The Expendables – Gone Soft
1.) Positive Mind
2.) One More Night
3.) Bowl For Two
4.) Corporate Cafeteria
5.) Down Down Down
6.) Ryan’s Song
7.) Let Loose
8.) Minimum Wage
10.) War Cry
11.) One Drop
12.) Die For You
The Pier Album Rating:
Record Label: Stoopid Records
Release Date: May 17th, 2012
Official Website: The Expendables Website
Since their enterprise in 1997, The Expendables have mastered the art of resonance by writing and recording five electric full-length albums that orbit the bounds of punk rock, reggae, surf rock, and even ska. Nearly twelve years has passed since the Santa Cruz four-piece released their debut album “No Time To Worry”. The foundation of “Gettin’ Filthy” in 2004 would mark The Expendables final independent effort after selling over 40,000 units with no label.
It wasn’t long after “Getting’ Filthy” that Slightly Stoopid front men Miles Doughty and Kyle McDonald were baffled by The Expendable’s invigorating approach and live personas. After touring and turning heads, The Expendables would become the first non-stoopid band to be invited to the Stoopid Records family in 2007. Snowballing success lead them to meet and perform with an array of admired musicians such as NOFX, Less Than Jake, Pennywise, Pepper, and 311. After the release of iTunes top 20-ranked album “Prove It” in 2010, the group began to once again explore their musical ingenuity. In May of 2012, The Expendables released their first acoustic and compilation album titled “Gone Soft”, in which the group revisited several fan favorites from their discography with a refreshed mentality and musical focus.
Despite The Expendables high-powered and lively personalities, they can still attest to their musical splendor even with an acoustic album. The Santa Cruz quartet covers some of their popular punk rock and reggae songs with their sixth release in 13 years; “Gone Soft”. Some of which were destined to support a rampant live atmosphere. In any case, The Expendables managed to shrewdly remaster twelve songs without cannibalizing on the preceding complexity.
Calling “Gone Soft” a “stripped-down” set of remixes is justly an undermining declaration. The act of being stripped down would implicate the songs contain only essential features. Instead it is a tactful exploration, as none of the featured remixes shed any kind of musical edge in the transfer. There is simply a renewed energy and vibe. “Gone Soft” features mostly acoustic instrumental-ism, but true experimentation happened when The Expendables altered tempos, melodies, and rhythms. If it weren’t for the distinguishing voice of Geoff Weers, one may not even recognize a few of the tracks.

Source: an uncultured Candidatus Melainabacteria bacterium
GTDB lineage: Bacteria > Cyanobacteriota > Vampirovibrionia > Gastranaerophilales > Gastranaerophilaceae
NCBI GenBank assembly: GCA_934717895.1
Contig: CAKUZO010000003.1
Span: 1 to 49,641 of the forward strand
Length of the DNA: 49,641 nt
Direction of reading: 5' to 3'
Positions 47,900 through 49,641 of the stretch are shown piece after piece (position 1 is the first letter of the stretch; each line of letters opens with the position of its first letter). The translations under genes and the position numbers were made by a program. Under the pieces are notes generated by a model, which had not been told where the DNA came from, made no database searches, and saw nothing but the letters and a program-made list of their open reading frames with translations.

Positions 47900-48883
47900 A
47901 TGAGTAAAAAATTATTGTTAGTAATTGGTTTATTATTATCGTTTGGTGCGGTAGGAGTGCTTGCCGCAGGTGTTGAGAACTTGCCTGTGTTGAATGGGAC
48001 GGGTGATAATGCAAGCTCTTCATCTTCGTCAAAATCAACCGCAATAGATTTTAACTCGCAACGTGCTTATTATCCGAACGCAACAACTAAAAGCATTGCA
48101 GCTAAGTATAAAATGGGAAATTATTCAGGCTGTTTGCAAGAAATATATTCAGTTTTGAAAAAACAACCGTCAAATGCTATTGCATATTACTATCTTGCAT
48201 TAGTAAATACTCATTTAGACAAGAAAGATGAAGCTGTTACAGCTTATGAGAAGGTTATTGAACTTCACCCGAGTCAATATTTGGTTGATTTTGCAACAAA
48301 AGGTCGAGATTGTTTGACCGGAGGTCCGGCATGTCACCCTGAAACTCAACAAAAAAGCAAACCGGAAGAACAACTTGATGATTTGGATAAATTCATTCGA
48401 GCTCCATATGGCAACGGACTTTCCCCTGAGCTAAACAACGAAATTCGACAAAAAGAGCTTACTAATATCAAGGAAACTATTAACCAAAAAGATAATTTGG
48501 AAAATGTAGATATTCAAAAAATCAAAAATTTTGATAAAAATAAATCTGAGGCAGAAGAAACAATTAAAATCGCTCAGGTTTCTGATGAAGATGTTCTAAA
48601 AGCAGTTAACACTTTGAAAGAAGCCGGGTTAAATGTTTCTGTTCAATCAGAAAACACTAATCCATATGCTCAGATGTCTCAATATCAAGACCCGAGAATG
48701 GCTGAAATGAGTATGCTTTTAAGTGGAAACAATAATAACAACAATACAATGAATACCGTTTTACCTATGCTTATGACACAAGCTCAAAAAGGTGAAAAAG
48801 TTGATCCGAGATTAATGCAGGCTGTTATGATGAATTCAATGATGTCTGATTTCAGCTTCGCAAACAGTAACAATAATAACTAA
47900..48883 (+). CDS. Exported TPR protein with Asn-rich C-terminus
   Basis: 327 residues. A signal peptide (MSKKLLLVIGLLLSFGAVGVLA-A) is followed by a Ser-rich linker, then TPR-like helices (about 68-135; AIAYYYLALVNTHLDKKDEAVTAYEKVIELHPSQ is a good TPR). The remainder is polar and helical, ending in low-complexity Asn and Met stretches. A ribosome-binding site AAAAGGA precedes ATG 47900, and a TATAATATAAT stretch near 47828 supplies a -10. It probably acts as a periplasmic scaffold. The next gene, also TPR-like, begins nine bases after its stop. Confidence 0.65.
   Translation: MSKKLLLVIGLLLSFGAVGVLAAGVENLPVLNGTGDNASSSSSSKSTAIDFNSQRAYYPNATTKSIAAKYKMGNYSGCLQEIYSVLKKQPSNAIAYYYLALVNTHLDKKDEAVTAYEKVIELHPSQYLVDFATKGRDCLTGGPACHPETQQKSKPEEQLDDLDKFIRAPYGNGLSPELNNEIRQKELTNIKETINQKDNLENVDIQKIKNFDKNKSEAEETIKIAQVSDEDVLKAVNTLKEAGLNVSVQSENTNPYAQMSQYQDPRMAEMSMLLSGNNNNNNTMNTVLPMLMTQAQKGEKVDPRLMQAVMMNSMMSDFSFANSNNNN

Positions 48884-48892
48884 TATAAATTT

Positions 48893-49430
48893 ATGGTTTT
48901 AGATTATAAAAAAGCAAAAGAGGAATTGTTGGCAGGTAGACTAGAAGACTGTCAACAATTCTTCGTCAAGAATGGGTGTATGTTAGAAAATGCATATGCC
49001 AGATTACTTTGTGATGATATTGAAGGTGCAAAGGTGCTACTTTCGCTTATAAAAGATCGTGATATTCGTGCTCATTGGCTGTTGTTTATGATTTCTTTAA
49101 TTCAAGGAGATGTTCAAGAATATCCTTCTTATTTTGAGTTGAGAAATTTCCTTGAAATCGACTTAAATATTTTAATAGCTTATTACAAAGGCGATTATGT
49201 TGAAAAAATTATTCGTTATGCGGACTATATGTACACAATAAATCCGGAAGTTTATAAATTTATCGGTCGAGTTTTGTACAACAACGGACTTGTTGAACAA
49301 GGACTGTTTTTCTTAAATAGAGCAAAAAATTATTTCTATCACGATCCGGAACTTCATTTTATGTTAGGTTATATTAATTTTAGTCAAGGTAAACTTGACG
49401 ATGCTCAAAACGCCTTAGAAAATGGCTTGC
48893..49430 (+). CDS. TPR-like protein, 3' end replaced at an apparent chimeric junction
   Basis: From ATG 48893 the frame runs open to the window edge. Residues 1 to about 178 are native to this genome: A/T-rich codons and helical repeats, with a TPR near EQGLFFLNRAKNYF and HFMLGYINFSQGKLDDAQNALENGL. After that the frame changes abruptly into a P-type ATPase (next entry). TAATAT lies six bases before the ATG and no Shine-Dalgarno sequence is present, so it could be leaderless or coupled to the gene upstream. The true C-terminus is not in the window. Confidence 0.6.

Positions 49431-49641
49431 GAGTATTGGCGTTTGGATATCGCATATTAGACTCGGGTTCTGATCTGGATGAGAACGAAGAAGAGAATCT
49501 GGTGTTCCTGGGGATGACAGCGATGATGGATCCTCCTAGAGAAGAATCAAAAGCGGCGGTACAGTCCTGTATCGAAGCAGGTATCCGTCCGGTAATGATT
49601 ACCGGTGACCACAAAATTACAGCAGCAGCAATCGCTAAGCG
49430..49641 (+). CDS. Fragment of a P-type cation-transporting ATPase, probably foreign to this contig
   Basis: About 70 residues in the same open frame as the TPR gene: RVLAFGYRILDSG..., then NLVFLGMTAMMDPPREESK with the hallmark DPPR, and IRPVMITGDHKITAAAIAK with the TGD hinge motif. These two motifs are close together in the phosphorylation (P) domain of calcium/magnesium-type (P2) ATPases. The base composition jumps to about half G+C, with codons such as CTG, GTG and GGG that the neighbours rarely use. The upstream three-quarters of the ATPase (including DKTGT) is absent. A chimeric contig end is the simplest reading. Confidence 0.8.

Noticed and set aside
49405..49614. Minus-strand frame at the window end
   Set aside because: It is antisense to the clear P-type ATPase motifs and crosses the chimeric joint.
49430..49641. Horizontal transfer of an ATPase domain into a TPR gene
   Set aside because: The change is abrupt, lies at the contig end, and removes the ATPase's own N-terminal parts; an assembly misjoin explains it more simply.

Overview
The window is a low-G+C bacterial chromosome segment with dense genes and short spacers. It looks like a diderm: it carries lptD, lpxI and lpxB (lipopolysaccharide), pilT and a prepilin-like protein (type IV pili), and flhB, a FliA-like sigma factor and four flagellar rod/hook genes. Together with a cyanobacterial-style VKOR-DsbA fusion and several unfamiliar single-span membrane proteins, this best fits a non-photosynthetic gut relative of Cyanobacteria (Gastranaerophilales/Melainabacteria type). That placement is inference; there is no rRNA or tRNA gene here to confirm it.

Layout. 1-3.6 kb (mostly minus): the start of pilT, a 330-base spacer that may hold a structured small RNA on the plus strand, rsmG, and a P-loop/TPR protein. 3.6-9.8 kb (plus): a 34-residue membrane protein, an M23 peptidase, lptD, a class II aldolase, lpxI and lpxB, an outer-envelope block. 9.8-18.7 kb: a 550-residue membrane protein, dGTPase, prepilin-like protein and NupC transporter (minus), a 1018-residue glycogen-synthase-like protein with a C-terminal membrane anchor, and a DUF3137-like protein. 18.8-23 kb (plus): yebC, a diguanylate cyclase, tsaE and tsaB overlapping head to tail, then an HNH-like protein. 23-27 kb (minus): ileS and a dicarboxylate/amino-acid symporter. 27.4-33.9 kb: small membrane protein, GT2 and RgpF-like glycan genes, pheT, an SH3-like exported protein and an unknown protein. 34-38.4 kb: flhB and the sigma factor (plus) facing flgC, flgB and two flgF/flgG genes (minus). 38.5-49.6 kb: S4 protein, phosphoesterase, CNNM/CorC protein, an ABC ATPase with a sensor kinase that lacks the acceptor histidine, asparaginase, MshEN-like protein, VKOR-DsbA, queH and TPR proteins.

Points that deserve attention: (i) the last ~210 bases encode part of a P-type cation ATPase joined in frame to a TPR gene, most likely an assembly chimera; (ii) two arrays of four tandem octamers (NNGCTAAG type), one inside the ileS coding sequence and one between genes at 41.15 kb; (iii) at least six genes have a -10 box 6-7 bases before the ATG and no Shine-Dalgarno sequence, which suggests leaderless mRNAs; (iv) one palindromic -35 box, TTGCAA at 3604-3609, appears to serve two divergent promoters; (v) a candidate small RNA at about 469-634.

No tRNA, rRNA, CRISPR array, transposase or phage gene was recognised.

After a first few listens, my one conjecture was how The Expendables went about electing candidates for “Gone Soft”. Five of the songs come from their self-titled album of 2007, but overall their first acoustic effort reflects much of their twelve-year discography. Not just their reggae songs either–One More Night was once a distorted punk rock banger, now a convert to a rather congenial summer vibe. Although percussion isn’t apparent in every track, some percussion elements compliment that relaxed ambiance to the fullest. Such as in my favorite remix of Ryan’s Song, the percussion really pushes the peaceful tone to a new level. Generally speaking though, much of the album emulates that summertime feeling.
If you haven’t been convinced of The Expendables music talent up to this point, “Gone Soft” should counterbalance those conceptions. Raul Bianchi and Geoff Weers are often melodiously dueling with the acoustic guitar; intricate finger-work became the bottom line. The truth is that the guys are so organically talented that experimenting became a standard. They must have begun to contemplate the possibilities in the conception of the “Gone Soft” phenomena. The instrumental titled War Cry was corroboration of finger speed featured on their 2007 self-titled album. With “Gone Soft”, War Cry was a duel between guitars that picked up energy as the song unfolded. By the end of the song, I felt like I had just watched a Spanish bullfight.
It’s not often you can call a remix album original. However, the changes The Expendables made to their originals are pretty substantial at times. Amongst my favorites are Positive Mind, Corporate Cafeteria, and One Drop. Others such as Bowl For Two and Down Down Down are more contented in original form. Either way the two-year wait was worth it. But as an Expendables fan you have to wonder… Will we have to wait two more years for completely original music?
Written & Reviewed By: Matt Emodi
[Editors Note: All reviews are reflective of the album in it’s entirety, from start to finish. These reviews are the honest opinion of each writer/reviewer, expressing their feedback as a genuine fan of the music. Each star rating reflects their review of the album, not the band. Music is subjective. Regardless of the review or star rating, we encourage you to listen to the music yourself & form your own opinion. Spread the awareness of all music in its art & contribution]
Check out this video and the acoustic version of Trying To Focus which was not featured on “Gone Soft”